WASHINGTON: The International Monetary Fund is again urging Germany to continue to boost its spending to raise growth and lagging wages, but German Finance Minister Olaf Scholz said Friday Berlin had already done so.
“We continue to see a case for eurozone countries that have fiscal space, like Germany, to increase spending or cut taxes to help boost potential growth,” Poul Thomsen, head of the IMF European Department, told reporters.
He highlighted Germany’s very large budget and trade surpluses, which traditionally would have caused the national currency to strengthen, something that is no longer possible given the common currency in the eurozone.
That means that, even with low unemployment, wages are rising very slowly, Thomsen said.
Increasing spending would help accelerate growth and reduce the surpluses that have become a point of friction with Germany’s trading partners.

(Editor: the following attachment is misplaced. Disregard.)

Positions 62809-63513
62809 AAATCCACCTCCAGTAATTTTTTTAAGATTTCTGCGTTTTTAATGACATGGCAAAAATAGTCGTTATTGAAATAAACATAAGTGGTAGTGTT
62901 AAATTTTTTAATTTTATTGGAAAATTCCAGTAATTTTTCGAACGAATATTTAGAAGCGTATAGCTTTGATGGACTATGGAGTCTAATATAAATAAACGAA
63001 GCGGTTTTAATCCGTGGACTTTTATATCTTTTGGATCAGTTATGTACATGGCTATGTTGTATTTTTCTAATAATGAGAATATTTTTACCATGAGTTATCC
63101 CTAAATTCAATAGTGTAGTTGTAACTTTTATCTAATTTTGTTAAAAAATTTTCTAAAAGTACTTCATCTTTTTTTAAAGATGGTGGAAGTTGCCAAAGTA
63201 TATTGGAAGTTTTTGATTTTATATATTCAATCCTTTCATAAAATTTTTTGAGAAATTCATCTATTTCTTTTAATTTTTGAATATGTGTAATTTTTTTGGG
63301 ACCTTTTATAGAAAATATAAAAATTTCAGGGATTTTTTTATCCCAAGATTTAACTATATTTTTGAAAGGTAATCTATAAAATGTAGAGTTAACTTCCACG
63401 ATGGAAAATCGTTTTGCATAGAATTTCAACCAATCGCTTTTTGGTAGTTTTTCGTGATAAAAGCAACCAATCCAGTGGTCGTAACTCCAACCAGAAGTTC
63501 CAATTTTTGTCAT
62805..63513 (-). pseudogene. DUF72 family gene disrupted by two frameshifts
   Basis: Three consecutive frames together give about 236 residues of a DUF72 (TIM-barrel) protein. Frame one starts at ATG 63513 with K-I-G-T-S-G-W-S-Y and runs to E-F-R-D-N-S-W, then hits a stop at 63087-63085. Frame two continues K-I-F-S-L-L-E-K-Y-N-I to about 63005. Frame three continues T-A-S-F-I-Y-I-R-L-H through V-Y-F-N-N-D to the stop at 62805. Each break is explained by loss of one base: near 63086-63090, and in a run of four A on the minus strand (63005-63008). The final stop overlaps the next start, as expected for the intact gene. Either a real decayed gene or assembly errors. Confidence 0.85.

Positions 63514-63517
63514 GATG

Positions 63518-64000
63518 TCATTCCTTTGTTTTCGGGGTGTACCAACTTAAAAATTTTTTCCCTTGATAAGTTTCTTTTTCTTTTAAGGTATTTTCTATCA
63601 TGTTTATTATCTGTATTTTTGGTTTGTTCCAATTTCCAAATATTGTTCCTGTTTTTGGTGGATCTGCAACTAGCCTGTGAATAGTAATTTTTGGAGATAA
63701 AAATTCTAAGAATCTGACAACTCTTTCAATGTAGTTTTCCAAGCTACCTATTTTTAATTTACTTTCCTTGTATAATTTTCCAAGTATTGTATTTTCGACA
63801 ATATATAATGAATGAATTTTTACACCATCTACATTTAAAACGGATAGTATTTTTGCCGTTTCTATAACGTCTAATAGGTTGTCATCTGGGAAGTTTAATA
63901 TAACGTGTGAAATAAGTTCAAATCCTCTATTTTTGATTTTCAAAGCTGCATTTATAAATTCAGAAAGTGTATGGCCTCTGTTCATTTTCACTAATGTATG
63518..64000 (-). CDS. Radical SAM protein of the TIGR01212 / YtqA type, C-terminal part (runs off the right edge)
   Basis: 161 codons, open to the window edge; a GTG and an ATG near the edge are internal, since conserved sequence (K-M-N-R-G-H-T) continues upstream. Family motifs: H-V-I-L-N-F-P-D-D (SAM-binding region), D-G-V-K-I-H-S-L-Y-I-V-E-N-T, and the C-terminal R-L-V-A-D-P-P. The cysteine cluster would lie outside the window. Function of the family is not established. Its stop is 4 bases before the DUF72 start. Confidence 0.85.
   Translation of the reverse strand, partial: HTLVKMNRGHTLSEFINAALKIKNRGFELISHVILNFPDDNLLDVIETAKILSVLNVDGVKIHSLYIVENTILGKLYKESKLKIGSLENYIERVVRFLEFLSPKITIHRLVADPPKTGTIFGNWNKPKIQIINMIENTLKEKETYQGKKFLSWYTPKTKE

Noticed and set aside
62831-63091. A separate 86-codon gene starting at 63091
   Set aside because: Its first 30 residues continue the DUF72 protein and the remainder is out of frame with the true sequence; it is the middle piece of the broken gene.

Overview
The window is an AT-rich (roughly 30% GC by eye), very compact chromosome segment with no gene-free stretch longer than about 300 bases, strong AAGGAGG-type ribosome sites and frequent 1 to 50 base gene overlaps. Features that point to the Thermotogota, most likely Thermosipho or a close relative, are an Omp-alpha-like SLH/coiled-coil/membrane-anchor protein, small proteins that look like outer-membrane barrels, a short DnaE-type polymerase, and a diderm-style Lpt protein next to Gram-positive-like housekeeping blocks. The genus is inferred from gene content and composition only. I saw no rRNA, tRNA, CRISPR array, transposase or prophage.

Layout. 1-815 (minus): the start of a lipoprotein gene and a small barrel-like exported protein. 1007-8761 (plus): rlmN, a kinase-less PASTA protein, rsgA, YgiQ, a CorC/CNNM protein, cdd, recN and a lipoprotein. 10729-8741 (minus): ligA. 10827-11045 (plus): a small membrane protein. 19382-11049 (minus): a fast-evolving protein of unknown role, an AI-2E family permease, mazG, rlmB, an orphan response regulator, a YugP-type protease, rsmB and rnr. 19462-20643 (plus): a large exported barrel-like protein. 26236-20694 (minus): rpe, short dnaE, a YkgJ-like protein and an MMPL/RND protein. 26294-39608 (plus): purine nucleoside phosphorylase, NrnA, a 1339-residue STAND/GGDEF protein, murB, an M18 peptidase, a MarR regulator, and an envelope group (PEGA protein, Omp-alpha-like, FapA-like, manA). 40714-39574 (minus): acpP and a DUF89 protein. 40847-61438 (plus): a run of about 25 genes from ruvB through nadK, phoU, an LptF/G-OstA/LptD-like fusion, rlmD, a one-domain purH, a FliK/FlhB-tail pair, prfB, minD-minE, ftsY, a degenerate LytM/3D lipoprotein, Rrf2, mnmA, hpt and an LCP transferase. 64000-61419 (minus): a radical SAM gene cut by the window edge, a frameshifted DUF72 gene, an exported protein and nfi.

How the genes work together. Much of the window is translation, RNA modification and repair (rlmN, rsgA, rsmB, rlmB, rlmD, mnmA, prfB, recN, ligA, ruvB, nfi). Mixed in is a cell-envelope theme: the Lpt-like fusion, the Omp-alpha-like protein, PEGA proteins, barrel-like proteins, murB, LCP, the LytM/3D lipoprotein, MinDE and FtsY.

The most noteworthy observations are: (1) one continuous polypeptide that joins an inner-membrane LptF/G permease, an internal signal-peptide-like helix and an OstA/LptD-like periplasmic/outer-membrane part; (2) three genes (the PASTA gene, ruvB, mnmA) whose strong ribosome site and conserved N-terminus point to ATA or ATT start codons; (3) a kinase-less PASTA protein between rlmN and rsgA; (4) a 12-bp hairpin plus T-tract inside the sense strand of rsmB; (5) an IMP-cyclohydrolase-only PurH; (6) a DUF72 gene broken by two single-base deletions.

Scholz however denied that Germany was not doing enough to stimulate its economy.
“We have a very expansive investment strategy,” he said at a briefing on the sidelines of the spring meetings of the IMF and World Bank.
And Berlin is increasing public investment in infrastructure, education and the digital economy.
“We did already what everybody is asking us.”
Thomsen acknowledges that Germany’s spending increase in 2019 amounts to 0.7 percent of the economy, which he called “notable,” but he said “we need to see more and keep it coming.”
Raising wages is a more difficult problem, since the government is not involved in those decisions.
French Finance Minister Bruno Le Maire warned Friday that ongoing disputes over economic policy “could result in the disappearance of the common currency project.” —AFP